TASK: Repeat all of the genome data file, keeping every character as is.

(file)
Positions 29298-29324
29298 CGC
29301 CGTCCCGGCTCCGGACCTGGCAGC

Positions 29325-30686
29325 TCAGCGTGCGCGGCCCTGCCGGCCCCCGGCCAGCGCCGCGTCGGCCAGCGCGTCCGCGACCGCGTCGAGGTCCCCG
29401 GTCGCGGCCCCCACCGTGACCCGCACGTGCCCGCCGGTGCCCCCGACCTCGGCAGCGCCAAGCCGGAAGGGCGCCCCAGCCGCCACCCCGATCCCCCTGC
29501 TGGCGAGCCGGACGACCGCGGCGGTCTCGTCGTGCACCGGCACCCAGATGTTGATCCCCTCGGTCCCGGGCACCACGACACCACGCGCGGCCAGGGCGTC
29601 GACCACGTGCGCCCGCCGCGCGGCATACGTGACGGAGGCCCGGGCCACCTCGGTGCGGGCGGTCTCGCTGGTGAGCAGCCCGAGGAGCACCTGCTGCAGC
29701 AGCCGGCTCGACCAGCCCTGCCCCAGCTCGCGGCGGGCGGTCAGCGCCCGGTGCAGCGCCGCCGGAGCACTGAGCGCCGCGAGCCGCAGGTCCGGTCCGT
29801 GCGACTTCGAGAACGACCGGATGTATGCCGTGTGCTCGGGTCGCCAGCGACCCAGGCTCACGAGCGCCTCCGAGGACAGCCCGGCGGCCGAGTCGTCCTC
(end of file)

Positions 29298-29324
29298 CGC
29301 CGTCCCGGCTCCGGACCTGGCAGC

Positions 29325-30686
29325 TCAGCGTGCGCGGCCCTGCCGGCCCCCGGCCAGCGCCGCGTCGGCCAGCGCGTCCGCGACCGCGTCGAGGTCCCCG
29401 GTCGCGGCCCCCACCGTGACCCGCACGTGCCCGCCGGTGCCCCCGACCTCGGCAGCGCCAAGCCGGAAGGGCGCCCCAGCCGCCACCCCGATCCCCCTGC
29501 TGGCGAGCCGGACGACCGCGGCGGTCTCGTCGTGCACCGGCACCCAGATGTTGATCCCCTCGGTCCCGGGCACCACGACACCACGCGCGGCCAGGGCGTC
29601 GACCACGTGCGCCCGCCGCGCGGCATACGTGACGGAGGCCCGGGCCACCTCGGTGCGGGCGGTCTCGCTGGTGAGCAGCCCGAGGAGCACCTGCTGCAGC
29701 AGCCGGCTCGACCAGCCCTGCCCCAGCTCGCGGCGGGCGGTCAGCGCCCGGTGCAGCGCCGCCGGAGCACTGAGCGCCGCGAGCCGCAGGTCCGGTCCGT
29801 GCGACTTCGAGAACGACCGGATGTATGCCGTGTGCTCGGGTCGCCAGCGACCCAGGCTCACGAGCGCCTCCGAGGACAGCCCGGCGGCCGAGTCGTCCTC